Ram Can’t Make Enough Power Wagons to Meet Current Demand

The monster offroader is too popular for its own good, but you won’t hear Ram complaining.

byPeter HolderithFeb 9, 2022 1:48 PM
Ram Can’t Make Enough Power Wagons to Meet Current Demand
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The talk from the Big Three lately makes it seem like their EV plans are the first step in a goal of world domination, but God knows America's automakers are still well-aware of where they butter their bread. The Ford F-150 is still the single best-selling vehicle in America, the Chevy Silverado and GMC Sierra outsell the F-150, and, as Muscle Cars and Trucks reports, right now Ram just can't make enough 6.4-liter Power Wagons for people who want them.

Speaking to the publication, Adrian Ratza, Ram Heavy Duty brand manager, said the automaker simply can't meet the demand at the moment because of various limitations including, what else, supply chain factors. "We can’t sell enough Power Wagons," he told MC&T. However, he also added, "I don’t know if that’s such a bad thing either."

A series of factors are at play here, and surprisingly the chip shortage isn't necessarily one of them. The truck has numerous components built by outside suppliers like the integrated winch and special shock absorbers. The supply of those parts limits how many trucks can roll off the line. Just the same, almost all Ram heavy duty trucks come from the same plant in Saltillo, Mexico. Ratza says this isn't a disadvantage, though.

Ram

The automaker is very happy with how many units it sells as a portion of overall Ram sales, even though it's only around five percent. Ratza notes the truck sells in a diverse amount of regions in the United States, which seems to indicate the demand is robust. “We’re seeing Power Wagon sales everywhere, cross country. I can’t say that most sales are located in one geographical area… our sales from New England to out west and down into Texas, we’re seeing Power Wagon sales everywhere. It has that appeal as an icon.”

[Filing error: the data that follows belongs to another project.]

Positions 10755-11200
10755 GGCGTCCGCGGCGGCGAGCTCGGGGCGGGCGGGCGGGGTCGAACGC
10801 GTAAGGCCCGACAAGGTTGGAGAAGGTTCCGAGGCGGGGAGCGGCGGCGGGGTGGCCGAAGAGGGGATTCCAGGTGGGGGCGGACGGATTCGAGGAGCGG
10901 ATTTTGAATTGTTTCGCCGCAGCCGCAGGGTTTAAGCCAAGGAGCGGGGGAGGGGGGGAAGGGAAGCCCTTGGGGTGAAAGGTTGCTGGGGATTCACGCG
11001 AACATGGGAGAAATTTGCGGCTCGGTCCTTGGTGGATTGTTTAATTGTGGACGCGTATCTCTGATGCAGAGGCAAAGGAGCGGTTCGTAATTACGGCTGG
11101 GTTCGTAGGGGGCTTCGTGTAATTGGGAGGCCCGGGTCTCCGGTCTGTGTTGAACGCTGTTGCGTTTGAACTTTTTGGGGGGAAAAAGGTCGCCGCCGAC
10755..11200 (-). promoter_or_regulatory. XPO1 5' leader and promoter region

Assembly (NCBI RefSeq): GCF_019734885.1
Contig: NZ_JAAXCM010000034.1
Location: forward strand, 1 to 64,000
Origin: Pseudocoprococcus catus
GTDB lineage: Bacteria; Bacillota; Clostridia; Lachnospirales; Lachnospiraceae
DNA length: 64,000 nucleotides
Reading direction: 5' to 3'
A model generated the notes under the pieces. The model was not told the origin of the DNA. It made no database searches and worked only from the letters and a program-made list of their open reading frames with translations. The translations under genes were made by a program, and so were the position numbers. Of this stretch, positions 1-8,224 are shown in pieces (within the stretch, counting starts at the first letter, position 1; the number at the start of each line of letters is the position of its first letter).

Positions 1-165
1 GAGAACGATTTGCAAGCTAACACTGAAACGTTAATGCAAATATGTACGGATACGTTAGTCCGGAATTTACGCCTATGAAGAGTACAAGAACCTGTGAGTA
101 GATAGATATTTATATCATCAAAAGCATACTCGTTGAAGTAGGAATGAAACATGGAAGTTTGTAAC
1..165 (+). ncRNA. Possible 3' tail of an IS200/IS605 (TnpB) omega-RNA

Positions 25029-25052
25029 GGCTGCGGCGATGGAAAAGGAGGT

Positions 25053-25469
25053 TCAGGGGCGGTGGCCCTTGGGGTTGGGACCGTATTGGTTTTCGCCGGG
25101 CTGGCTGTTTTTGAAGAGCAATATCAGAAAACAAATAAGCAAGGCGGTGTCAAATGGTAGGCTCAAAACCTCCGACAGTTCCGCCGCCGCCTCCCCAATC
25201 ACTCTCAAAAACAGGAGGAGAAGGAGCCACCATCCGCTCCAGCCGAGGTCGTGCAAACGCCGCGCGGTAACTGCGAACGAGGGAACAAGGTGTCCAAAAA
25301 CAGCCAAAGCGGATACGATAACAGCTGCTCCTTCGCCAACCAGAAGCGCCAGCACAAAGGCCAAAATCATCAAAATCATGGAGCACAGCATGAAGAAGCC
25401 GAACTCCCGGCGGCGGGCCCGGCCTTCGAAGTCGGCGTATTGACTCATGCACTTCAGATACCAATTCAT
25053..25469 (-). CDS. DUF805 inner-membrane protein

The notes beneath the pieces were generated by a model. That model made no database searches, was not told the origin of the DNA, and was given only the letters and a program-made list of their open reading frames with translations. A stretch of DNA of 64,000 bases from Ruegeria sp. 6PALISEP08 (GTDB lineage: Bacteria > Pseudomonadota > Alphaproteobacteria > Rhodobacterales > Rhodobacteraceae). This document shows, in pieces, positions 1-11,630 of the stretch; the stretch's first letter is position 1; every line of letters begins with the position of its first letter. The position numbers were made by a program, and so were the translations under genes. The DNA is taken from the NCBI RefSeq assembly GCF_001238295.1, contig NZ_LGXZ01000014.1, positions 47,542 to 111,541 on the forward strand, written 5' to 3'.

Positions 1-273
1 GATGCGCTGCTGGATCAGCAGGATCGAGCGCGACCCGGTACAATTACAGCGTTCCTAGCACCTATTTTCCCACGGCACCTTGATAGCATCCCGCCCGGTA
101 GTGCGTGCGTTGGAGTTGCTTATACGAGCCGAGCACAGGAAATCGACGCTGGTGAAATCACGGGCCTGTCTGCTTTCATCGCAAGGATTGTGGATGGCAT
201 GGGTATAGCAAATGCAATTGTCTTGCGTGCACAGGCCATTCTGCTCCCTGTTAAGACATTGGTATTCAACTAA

As a reminder, the Power Wagon is an off-roadified Ram 2500 with goodies like a unique lifted suspension, a 12,000-pound winch integrated into the front bumper, locking front and rear diffs, disconnecting sway bar, skid plates, a 410-horsepower V8 and beadlock-capable wheels.

In a nutshell, Ram makes a certain amount of them it's happy with, and has no problem selling them. "As soon as they hit the lot they don’t stay there," Ratza said. Limited production or not, with a seemingly rock-solid demand and assumedly more-than-acceptable margins, Ram sees the Power Wagon as a winner it doesn't want to mess with.

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